Howard Caygill’s visit to Topological Studies II caused reverberations in our thinking about issues of truth with Berlin as a backdrop. This brief recap highlights many of Caygill’s salient points. Initially he set out on a course to reconsider the “mind” as “mood” as a closer translation in the English language, suggesting a whole, bodily being, or an elevated gamut which enhances the feeling of life (as evidenced in Kant’s Critique of Judgement). Moving on to Heidegger’s Being and Time, which, according to Caygill, is a revolutionary text after metaphysics, we delved into a philosophy of deconstruction of the metaphysical condition. The lineage of Plato-Aristotle-Descartes-Kant was subsequently discussed in relation to the overarching question: “What is the thing?” and discovering, through our conversation, that we must seek truths beyond the actors.
Heidegger, as Caygill reminds us, criticizes Hegel’s geist as a metaphysical subject, removing subject and presence, the two great actors of metaphysics. Ending with Nietzsche, Caygill threw out a provocation for us to consider the loss of subjectivity and the metaphor of landscape (in this instance, the urbanity of Berlin) as arbiter of political judgment and a response to political terror.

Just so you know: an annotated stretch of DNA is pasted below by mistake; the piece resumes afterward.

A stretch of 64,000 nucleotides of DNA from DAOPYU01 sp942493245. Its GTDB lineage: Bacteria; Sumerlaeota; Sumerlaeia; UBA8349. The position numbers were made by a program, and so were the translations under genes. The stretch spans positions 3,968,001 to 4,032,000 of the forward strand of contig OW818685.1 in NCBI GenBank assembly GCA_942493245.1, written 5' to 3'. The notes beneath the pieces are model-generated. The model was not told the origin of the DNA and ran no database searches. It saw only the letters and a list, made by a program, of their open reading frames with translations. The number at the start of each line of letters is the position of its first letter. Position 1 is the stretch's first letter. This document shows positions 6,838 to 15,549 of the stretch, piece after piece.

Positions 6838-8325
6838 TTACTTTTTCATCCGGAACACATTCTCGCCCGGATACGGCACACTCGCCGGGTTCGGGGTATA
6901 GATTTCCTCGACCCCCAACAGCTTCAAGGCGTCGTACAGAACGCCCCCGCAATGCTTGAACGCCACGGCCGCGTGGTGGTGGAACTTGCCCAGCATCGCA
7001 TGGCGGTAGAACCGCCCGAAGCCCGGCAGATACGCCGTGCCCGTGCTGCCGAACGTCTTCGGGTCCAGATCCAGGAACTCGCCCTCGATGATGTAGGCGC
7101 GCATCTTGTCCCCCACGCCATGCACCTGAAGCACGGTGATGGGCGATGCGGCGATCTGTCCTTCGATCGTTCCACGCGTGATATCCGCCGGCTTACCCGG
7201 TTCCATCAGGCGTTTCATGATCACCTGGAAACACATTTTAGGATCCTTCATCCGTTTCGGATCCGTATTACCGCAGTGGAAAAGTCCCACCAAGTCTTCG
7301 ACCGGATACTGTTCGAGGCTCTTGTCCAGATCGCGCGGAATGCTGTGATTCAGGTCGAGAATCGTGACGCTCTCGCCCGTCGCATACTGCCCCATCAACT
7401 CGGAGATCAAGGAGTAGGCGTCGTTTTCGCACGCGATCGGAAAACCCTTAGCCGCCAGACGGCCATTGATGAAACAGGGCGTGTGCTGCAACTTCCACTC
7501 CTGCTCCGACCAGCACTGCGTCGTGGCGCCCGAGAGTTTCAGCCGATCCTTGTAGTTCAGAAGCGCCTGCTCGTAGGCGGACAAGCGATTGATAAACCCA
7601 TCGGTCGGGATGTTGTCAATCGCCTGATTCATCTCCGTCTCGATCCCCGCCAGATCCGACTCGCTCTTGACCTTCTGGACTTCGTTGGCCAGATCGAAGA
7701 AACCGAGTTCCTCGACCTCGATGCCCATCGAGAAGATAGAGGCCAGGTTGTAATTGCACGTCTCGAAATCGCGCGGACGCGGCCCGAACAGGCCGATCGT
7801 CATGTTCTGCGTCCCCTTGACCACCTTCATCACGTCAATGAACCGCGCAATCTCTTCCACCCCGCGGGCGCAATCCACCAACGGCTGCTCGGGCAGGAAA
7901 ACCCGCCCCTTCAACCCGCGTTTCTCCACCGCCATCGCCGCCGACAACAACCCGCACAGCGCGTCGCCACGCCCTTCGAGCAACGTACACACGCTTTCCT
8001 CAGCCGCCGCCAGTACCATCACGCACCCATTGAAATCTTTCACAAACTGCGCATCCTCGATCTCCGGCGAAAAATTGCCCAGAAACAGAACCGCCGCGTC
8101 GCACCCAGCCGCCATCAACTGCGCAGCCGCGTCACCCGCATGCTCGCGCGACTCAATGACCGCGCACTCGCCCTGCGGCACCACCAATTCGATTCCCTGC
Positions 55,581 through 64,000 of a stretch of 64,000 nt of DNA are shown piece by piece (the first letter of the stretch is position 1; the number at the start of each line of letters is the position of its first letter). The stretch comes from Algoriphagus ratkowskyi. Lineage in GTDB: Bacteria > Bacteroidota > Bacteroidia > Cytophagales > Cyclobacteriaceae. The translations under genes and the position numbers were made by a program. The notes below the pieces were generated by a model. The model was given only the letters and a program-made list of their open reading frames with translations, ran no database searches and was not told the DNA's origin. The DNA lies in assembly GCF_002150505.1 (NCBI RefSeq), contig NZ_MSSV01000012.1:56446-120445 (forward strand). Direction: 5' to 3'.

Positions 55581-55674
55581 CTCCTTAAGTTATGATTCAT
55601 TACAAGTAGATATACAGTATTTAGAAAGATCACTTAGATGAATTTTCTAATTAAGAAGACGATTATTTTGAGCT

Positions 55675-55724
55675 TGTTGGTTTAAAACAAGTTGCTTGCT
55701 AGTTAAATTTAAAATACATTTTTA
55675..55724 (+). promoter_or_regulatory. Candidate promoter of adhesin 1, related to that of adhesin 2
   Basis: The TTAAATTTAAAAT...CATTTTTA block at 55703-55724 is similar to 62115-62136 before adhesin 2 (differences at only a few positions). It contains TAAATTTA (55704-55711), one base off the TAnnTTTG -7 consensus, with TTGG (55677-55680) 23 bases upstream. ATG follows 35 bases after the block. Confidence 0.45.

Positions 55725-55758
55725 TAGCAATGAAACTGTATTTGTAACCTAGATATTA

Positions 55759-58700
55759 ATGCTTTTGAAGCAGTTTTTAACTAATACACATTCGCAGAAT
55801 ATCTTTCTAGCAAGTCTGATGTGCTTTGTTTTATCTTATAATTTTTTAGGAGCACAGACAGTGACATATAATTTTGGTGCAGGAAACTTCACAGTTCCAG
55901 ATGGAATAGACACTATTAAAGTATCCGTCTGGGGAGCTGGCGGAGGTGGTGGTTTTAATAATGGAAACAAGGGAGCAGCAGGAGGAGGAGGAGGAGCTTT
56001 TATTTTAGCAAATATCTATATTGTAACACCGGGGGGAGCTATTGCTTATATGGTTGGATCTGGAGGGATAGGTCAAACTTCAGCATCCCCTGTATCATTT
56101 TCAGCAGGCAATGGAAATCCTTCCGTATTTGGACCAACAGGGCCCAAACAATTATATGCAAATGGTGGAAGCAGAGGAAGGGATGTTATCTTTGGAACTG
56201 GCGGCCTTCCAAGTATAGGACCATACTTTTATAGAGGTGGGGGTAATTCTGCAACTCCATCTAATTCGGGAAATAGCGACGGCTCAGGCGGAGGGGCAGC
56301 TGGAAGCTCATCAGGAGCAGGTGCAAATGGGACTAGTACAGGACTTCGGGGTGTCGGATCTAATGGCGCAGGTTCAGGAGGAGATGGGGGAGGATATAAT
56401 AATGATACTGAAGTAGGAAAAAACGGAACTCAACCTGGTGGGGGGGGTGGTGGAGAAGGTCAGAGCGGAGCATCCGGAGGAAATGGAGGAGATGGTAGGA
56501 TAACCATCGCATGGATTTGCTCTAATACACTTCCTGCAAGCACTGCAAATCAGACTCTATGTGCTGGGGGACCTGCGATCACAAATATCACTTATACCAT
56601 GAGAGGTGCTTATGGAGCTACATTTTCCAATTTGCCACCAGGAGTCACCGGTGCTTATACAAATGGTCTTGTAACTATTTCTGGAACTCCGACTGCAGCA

During our Berlin residency we had the opportunity to view the exhibition Black Mountain: An Interdisciplinary Experiment at Berlin’s Hamburger Banhof museum. The first comprehensive exhibition in Germany to consider Black Mountain College (BMC), its curatorial strategy provided direct access to the BMC archives, performing them over the duration of the exhibition through live readings, concerts, and performances “in order to investigate the contemporary relevance of Black Mountain’s pedagogical approach.”
The exhibition highlights the considerable influence of the Bauhaus on Black Mountain College. Both schools serve as short-lived testimonies to re-imagining the art academy. In Walter Gropius’s “The Theory and Organization of the Bauhaus” he suggests that man’s consciousness emerges practically and theoretically. One could argue that Gropius sought to eradicate the longstanding Kantian reliance on genius (which to a certain extent is still part of the Hegelian Aesthetics) and its implications for Black Mountain College. Marx’s ideas of alienation of worker from his product, denial of a social function of labor and the rise of the art proletariat equally influenced Gropius’s pedagogical model and was extended to Black Mountain College. Black Mountain College founder John Andrew Rice’s transformation of the Academy expanded academic training along European modernist lines through the uniquely pragmatic American philosophy of John Dewey. Dewey’s educational philosophy imbues the democratic, experiential, interdisciplinary ethos of Black Mountain College, whose pedagogy encouraged individual initiative and social practice.